In 2010, the California attorney general’s office began demanding that all nonprofit organizations fundraising in the state turn over their IRS Form 990 Schedule B. A “Schedule B” is a highly confidential IRS form that lists the names and addresses of an organization’s major donors—including those who live outside of California. Although the attorney general’s office claimed that it would keep Schedule Bs private, systematic incompetence and a lack of procedural and technical safeguards have led to repeated and widespread leaks of the documents to the public.
In order to protect the privacy of their donors, several organizations challenged the disclosure requirement in federal court as a violation of the right to association anonymously, which the Supreme Court has recognized on many occasions. Unfortunately, the Ninth Circuit repeatedly went against decades of Supreme Court precedent by applying lessened forms of First Amendment protection. In particular, the court has refused to apply what is known as “narrow tailoring.” “Narrow tailoring” is a common‐sense requirement that the government carefully craft laws so that they infringe as little as possible on fundamental rights.
Several lawsuits challenging California’s disclosure requirement have now reached the Supreme Court. In September, Cato filed a brief in support of two organizations behind the challenges, Americans for Prosperity Foundation (AFP) and the Thomas More Law Center. Their cases have drawn considerable attention—over twenty organizations besides Cato have filed amicus briefs in one or both cases.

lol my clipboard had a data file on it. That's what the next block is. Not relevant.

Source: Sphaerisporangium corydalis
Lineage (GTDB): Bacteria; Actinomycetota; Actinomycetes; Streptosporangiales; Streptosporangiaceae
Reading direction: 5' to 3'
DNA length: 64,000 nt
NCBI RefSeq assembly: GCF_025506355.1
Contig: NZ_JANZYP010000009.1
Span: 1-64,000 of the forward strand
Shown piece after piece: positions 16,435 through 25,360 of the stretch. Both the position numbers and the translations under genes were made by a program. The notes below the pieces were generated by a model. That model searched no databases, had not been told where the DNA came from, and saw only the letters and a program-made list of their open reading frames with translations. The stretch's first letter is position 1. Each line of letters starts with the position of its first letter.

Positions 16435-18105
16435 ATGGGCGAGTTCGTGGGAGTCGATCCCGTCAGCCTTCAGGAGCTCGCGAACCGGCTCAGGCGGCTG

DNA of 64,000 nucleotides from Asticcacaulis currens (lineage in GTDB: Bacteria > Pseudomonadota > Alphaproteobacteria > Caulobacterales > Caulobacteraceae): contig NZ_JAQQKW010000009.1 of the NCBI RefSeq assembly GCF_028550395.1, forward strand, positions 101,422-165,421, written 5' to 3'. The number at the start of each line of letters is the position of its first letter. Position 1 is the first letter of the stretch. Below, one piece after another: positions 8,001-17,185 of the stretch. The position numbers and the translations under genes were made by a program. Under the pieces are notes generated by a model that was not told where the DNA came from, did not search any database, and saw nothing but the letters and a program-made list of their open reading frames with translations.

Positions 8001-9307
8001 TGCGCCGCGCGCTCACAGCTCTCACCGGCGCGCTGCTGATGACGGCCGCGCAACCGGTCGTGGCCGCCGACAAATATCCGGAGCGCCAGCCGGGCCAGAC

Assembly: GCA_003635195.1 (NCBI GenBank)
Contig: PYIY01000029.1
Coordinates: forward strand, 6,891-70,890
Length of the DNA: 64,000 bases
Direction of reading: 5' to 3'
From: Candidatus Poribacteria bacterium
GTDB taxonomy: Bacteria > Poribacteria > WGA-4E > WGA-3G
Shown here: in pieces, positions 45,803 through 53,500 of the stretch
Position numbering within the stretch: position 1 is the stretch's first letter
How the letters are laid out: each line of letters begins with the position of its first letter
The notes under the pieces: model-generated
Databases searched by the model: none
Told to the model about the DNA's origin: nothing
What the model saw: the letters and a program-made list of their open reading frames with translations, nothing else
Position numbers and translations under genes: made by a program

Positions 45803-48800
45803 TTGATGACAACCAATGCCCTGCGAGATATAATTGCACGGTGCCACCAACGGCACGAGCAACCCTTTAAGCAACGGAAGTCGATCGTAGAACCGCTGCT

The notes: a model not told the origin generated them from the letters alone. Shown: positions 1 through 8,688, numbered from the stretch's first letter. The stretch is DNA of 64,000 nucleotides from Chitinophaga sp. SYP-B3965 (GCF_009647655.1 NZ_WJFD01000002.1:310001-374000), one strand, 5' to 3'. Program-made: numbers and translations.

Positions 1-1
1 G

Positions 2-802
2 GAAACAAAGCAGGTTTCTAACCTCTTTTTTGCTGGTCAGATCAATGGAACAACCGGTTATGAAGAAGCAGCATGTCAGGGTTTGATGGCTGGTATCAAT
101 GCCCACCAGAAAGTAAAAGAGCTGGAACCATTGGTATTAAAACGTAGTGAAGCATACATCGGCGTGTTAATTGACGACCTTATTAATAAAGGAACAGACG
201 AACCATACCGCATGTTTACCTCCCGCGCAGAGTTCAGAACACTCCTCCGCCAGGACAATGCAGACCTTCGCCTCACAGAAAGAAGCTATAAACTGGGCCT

Now Cato has filed a brief in support of a third challenger, the Institute for Free Speech (IFS). Like AFP and Thomas More, IFS is a nonprofit organization that engages in non‐electoral advocacy, in support of which it solicits private donations from like‐minded individuals across the country. Many of IFS’s donors prefer to remain anonymous for fear of public reprisal. Accordingly, IFS has chosen to cease soliciting contributions in California rather than compromise its donors’ privacy.
The right to privacy in one’s associations is well‐established in Supreme Court doctrine going back to the Civil Rights Era. During that era, the narrow‐tailoring requirement that the Ninth Circuit has refused to apply here was repeatedly used to prevent southern states from forcing the NAACP to disclose its membership lists. Since then, the Court has adhered to the position that privacy and anonymity in a person’s associations are of the utmost importance to First Amendment freedoms. Without these protections, the risk of social, economic, and physical consequences chills free association and expression.
Recently, donors and activists across the political spectrum have faced threats, harassment, boycotts, and violence because of their political views and activities. Unlike AFP and Thomas More, IFS had its case prematurely dismissed by the federal district court without the benefit of discovery or trial. As a result, IFS lacked the opportunity to put before the court any threats, harassment, or boycotts its donors have received or would likely receive if it complied with California’s demand. Contrary to the Ninth Circuit’s assertion otherwise, however, showing such severe consequences is not required under First Amendment doctrine—nor should it be.
In today’s polarizing political environment, it is imperative that the First Amendment’s protections for anonymous expression and association be vigorously protected. Instead, the Ninth Circuit mischaracterized the Supreme Court’s jurisprudence as only protecting anonymous association in rare circumstances. For this reason, we have asked the Court to take this opportunity to clarify its First Amendment precedents, including the requirement that all laws infringing on First Amendment freedoms be narrowly tailored.